On-Demand Video: Lang Lang and Quintessenso

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Monday, January 23, 2012

Watch the Archived Video

On Monday, Jan. 23, the flamboyant pianist Lang Lang and Quintessenso, the Mongolian children's choir, came to The Greene Space at WQXR for a special Chinese New Year’s celebration featuring traditional folk songs and audience favorites. The sold-out event was presented as a live broadcast and video Webcast on WQXR.org.

The event is presented in association with the New York Philharmonic and hosted by David Garland.

About the Quintessenso Mongolian Children's Choir

Quintessenso Children’s Choir is a chorus of 37 children, ages five to 12. They come from the far end of Northeast China in the area of the Hulun Buir Grassland, where children draw musical inspiration from the mystic forests, rivers, and lakes, and inherit their cultural heritage from the same Mongolian spring that brought up Genghis Khan. The children perform more than 40 songs, five are in their own national languages. Two thirds of the children live in the pastureland, farming areas and forest regions. The ensemble is in New York to make its New York Philharmonic debut.

Comments [9]

gany from queens

So glad there was not so much affectation this time.
Pianist that was taught the less arm waving etc. the more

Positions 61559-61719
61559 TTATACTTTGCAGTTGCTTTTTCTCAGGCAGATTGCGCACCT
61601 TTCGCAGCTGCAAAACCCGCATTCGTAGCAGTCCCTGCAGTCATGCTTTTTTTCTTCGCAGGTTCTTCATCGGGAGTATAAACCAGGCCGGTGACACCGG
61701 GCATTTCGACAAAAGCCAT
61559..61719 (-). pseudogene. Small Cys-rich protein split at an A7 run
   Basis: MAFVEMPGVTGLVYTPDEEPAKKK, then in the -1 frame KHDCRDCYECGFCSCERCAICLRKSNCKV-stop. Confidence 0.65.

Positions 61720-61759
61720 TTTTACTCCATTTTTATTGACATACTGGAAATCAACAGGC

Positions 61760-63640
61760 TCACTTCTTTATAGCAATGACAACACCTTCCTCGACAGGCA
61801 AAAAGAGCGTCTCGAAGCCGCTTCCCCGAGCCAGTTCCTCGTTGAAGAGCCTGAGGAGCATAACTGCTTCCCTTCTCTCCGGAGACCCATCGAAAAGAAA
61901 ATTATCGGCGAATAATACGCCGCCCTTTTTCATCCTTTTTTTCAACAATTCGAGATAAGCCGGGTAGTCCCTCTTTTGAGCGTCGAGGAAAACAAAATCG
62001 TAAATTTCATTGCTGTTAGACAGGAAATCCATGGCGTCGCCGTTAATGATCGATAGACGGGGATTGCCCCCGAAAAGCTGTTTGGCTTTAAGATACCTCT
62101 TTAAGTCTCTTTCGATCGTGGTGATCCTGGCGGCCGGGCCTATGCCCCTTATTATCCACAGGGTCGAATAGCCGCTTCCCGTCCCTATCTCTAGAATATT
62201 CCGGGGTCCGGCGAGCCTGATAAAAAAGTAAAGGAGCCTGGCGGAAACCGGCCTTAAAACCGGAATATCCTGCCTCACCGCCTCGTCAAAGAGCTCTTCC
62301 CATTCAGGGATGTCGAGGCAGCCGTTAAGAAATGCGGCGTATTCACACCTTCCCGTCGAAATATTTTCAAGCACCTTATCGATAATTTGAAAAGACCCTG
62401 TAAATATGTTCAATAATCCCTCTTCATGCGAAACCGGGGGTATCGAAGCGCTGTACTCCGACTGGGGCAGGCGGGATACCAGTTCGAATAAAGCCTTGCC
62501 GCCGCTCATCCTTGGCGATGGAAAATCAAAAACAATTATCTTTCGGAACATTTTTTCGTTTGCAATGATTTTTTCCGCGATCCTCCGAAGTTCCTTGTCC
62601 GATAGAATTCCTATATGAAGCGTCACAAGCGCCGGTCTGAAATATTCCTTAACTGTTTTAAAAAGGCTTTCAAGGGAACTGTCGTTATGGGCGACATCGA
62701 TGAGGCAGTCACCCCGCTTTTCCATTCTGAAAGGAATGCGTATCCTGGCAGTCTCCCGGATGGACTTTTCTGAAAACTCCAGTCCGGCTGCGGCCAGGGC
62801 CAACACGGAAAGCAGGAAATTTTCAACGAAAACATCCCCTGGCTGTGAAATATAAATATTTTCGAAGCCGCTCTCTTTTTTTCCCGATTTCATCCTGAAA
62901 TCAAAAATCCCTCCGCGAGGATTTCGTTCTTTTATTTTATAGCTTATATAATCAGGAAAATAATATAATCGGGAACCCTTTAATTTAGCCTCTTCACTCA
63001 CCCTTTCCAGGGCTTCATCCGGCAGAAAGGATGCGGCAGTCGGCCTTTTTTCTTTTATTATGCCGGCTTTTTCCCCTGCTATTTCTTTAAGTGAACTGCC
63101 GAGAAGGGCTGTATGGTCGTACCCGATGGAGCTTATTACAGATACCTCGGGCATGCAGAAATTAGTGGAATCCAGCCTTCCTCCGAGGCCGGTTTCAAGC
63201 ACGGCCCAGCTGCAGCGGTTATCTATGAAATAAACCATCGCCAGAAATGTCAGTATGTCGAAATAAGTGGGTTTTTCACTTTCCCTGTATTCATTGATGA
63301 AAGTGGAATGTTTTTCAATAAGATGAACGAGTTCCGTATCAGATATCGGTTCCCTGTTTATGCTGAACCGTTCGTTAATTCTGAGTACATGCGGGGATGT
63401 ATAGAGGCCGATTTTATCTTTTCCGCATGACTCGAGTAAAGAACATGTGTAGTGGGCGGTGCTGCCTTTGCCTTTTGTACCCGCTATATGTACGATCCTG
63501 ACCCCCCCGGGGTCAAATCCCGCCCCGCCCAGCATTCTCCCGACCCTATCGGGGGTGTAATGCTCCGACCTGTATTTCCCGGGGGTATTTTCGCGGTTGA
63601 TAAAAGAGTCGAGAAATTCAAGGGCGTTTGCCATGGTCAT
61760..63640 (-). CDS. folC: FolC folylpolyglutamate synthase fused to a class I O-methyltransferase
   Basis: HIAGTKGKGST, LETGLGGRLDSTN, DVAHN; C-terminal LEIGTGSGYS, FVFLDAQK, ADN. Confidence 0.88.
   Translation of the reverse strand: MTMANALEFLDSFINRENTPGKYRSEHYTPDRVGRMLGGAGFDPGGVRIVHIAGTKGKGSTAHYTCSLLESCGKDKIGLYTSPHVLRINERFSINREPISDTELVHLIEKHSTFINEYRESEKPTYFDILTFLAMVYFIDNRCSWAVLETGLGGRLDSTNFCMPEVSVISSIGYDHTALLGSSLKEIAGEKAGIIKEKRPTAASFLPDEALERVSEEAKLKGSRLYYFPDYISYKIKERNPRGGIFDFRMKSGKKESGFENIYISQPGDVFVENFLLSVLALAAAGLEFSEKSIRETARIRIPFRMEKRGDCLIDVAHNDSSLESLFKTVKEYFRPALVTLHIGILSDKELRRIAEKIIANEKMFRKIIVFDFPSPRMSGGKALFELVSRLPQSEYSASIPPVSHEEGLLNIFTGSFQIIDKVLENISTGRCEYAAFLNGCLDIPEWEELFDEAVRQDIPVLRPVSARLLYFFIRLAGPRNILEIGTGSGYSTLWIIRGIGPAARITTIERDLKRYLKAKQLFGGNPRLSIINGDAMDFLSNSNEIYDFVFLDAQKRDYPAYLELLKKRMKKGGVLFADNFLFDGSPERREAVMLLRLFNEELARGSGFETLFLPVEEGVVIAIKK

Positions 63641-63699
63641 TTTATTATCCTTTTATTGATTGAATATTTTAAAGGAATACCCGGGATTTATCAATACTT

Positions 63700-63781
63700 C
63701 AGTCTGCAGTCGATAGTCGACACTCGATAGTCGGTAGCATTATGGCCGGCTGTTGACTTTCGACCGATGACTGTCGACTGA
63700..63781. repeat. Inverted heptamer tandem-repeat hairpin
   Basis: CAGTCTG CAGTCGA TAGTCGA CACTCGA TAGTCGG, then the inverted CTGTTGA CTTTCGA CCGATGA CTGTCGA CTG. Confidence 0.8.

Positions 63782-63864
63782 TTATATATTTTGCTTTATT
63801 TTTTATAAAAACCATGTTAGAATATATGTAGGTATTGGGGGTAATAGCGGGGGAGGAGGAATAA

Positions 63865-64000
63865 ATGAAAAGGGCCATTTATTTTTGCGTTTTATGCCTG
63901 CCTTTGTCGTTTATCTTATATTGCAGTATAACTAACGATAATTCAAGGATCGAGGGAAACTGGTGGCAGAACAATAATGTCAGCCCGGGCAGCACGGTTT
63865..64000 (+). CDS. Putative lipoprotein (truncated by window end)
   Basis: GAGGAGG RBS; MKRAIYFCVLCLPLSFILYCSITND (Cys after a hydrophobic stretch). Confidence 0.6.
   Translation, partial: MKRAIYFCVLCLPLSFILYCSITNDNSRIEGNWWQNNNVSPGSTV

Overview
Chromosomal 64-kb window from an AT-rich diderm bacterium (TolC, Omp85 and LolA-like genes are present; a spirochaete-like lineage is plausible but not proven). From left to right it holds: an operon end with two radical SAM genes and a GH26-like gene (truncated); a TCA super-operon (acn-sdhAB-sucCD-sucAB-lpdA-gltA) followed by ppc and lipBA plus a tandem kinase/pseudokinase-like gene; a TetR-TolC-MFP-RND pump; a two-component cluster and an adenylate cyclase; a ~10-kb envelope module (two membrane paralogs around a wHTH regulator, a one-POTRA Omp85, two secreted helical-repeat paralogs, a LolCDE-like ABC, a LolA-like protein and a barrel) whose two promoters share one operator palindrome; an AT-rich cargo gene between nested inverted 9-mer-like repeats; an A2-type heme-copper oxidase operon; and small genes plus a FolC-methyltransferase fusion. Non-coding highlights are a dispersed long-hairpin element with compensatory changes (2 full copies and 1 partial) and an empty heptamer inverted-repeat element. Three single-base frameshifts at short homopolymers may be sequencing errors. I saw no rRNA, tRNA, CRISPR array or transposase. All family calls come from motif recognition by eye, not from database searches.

spectacular the effects is!
He is good but flamboyance detracts the knowing while it may draw in the less knowledgeable.

Jan. 28 2012 06:58 PM
Belle from NY

Beautiful concert - and the children are delightful! So impressed with their talent and poise. The music is haunting and provocative.

Jan. 27 2012 12:44 PM
Amanda Schnall

I was hugely impressed by the children's singing both in this video and last night's broadcast. Utterly charming and fun.

Jan. 25 2012 07:33 AM
Mary V. Donohue from Long Island, NY

Lang Lang's piano performance was delightful and impressive. His musical interpretation was warm and heartfelt. His devotion to Liszt is easy to understand, yet some people would say that Clara Schumann was the pianist pioneer playing alone without orchestra and performing by memory with renderings that held audiences spellbound...

Jan. 24 2012 10:53 PM


Jan. 23 2012 07:08 PM

sound on internet is comprenised by delay fix needed

Jan. 23 2012 06:42 PM
Michael Meltzer

What a profoundly gifted bunch of kids! What an unerring sense of pitch! You don't hear that in an opera broadcast.

Jan. 23 2012 06:17 PM

Maybe it's because it's their name??

Jan. 23 2012 03:58 PM
Paul from Brooklyn, NY

Some care should be given to the calling of this choir "from Mongolia". These children are Chinese and were born in China in a section of China that used to be Mongolia. There is only one country that is called Mongolia. And there is still much tension between the Mongolians and the Chinese based on the years that Mongolians were ruled by the Chinese. Even the language that this choir sings can not be undertood by most Mongolians. There is nothing wrong with their singing from their heritage, but it would be less offensive to Mongolians if you said it was the Mongolian children's choir from China.

Jan. 21 2012 05:32 PM

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